And it’s this perspective that allows this programme to pose uncomfortable questions. The emotion is there, and at times Packham seems tearful at the wanton destruction being inflicted on the natural world, but the emotion is heartfelt and honest; it’s not used to suppress or frame the narrative in a way seeks to protect the feelings of other people.
In one scene Packham survey’s a hospital that he’s just dropped his elderly father off at musing that it is slightly ‘perverse’ that the monumental efforts of all the brilliant people inside have enabled us humans to reach an age ‘when people are meant to die’ and one that is essentially ‘anti-nature’. In another scene he sits down with a couple, desperate to have a child biologically, to ask them why they are so keen to give birth naturally and, in a sense, to question if they are truly aware of the increasing danger that a growing human population will have on the world.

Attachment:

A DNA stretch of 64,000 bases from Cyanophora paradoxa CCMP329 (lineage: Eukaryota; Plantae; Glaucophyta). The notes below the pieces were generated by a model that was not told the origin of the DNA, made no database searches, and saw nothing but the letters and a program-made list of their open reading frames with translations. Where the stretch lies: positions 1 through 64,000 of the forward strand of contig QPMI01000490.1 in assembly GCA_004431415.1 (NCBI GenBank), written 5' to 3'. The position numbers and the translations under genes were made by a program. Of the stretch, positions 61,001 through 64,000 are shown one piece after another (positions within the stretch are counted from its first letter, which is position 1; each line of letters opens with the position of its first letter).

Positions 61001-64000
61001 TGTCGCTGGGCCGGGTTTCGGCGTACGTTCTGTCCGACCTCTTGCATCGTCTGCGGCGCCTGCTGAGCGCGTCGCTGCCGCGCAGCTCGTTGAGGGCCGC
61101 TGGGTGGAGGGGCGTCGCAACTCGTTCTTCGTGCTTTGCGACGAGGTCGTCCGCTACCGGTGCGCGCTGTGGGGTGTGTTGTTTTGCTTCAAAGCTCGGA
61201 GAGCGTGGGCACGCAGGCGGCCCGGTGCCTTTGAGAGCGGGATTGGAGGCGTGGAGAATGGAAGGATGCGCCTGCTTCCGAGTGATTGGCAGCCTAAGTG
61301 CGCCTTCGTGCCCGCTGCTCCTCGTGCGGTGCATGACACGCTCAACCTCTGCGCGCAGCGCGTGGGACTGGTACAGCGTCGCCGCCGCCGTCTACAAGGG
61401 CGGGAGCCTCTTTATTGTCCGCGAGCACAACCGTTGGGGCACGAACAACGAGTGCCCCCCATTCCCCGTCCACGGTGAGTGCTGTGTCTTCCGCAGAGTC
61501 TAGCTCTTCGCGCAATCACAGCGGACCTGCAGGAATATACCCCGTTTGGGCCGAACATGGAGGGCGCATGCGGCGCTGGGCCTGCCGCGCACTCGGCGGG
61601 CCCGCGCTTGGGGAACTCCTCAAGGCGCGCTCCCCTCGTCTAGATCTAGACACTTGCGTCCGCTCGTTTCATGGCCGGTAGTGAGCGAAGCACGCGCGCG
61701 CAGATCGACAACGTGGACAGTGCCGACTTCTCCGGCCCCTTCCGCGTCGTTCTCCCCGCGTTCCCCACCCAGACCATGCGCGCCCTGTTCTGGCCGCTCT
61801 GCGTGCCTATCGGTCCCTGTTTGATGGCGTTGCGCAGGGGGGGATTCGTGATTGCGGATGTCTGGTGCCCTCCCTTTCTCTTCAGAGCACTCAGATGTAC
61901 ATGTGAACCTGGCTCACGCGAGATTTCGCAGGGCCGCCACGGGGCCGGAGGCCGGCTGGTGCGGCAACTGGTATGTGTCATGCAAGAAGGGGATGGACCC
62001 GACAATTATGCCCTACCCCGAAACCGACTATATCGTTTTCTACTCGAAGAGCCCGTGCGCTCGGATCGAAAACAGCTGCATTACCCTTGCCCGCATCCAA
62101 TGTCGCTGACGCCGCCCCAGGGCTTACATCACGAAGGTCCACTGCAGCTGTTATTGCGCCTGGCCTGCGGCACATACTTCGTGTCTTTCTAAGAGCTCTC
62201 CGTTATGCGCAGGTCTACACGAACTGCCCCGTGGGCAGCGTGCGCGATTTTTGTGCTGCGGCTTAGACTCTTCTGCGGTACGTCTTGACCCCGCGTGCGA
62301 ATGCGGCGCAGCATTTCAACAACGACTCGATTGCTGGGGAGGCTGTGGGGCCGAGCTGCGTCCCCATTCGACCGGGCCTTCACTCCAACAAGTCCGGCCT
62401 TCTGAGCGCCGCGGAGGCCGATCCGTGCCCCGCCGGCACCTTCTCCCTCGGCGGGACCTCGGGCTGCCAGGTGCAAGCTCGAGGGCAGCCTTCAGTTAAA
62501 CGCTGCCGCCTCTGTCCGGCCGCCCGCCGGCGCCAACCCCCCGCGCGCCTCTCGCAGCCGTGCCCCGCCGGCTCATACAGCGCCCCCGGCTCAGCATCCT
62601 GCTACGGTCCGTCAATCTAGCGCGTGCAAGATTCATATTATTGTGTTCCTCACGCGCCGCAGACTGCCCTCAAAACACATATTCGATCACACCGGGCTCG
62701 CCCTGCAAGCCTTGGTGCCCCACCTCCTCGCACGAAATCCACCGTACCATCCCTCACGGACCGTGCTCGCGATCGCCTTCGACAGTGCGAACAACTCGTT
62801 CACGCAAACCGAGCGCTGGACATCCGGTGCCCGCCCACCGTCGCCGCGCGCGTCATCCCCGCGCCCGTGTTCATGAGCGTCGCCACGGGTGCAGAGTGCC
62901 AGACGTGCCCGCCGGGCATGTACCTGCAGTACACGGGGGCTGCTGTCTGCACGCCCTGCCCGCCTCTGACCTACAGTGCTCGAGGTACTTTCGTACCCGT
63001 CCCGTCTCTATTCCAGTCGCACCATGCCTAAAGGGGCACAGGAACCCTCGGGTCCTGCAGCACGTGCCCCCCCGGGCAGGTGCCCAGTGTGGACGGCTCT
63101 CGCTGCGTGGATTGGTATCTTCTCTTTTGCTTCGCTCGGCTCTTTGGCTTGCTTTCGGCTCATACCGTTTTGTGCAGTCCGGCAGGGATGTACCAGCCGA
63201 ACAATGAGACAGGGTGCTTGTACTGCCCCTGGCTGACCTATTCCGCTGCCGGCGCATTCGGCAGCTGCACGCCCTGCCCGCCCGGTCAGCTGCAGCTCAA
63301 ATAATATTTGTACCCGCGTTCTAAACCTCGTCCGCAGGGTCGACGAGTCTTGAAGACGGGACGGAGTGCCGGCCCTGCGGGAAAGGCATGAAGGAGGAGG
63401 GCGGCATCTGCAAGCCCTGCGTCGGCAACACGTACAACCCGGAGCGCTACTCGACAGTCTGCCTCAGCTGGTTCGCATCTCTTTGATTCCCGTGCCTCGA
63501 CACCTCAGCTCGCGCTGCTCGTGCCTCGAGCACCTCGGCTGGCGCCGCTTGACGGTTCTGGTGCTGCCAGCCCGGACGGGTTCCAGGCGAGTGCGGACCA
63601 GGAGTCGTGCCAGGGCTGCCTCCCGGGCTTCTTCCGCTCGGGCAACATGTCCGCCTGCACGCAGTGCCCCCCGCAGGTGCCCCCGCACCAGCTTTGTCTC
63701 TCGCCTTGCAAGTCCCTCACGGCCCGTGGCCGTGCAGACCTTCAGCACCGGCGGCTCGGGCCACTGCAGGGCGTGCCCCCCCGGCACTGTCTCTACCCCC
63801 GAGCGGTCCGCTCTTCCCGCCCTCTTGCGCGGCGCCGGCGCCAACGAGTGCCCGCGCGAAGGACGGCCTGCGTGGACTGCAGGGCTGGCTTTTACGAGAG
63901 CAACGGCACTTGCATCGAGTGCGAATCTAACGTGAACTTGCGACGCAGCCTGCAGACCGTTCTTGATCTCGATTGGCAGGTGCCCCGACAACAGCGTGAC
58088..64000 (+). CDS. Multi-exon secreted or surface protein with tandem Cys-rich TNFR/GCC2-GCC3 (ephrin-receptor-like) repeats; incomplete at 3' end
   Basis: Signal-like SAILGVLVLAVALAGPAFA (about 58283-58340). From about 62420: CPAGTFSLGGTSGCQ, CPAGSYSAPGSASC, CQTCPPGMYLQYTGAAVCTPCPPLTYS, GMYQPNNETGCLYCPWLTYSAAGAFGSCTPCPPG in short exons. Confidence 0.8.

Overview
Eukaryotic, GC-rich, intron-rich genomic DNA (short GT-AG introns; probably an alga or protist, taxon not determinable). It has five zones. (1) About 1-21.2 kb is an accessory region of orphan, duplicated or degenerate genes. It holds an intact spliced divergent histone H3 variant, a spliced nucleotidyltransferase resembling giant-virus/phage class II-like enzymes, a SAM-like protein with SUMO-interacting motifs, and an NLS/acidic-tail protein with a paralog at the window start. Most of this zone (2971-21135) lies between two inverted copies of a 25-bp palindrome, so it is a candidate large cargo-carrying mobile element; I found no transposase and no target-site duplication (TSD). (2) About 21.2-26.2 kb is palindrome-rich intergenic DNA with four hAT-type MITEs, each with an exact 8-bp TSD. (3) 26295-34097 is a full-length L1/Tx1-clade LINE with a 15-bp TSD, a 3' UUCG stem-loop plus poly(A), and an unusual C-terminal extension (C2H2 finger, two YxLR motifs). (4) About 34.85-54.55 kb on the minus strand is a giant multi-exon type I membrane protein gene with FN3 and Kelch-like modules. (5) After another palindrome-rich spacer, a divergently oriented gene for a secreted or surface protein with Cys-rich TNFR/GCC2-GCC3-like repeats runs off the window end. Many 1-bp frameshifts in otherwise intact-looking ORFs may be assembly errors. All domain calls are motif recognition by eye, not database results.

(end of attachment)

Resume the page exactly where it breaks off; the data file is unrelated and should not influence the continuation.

Packham travels the world, a fact clearly embellished through-out the programme as large white location names that pop up on the screen periodically as a new place and it’s population challenges are introduced. We learn the Earth’s population is now around the 7.7 billion mark, up from 3 billion in the 1960s and with a staggering 16,000 new babies born in just the short duration of this documentary: that’s 16,000 new people on the planet in one hour, every hour. Predictions indicate a realistic likelihood of the human population reaching 10 billion in number by 2050. And as Packham tours the globe to discover what problems this might entail a growing sense of resignation seems to pervade.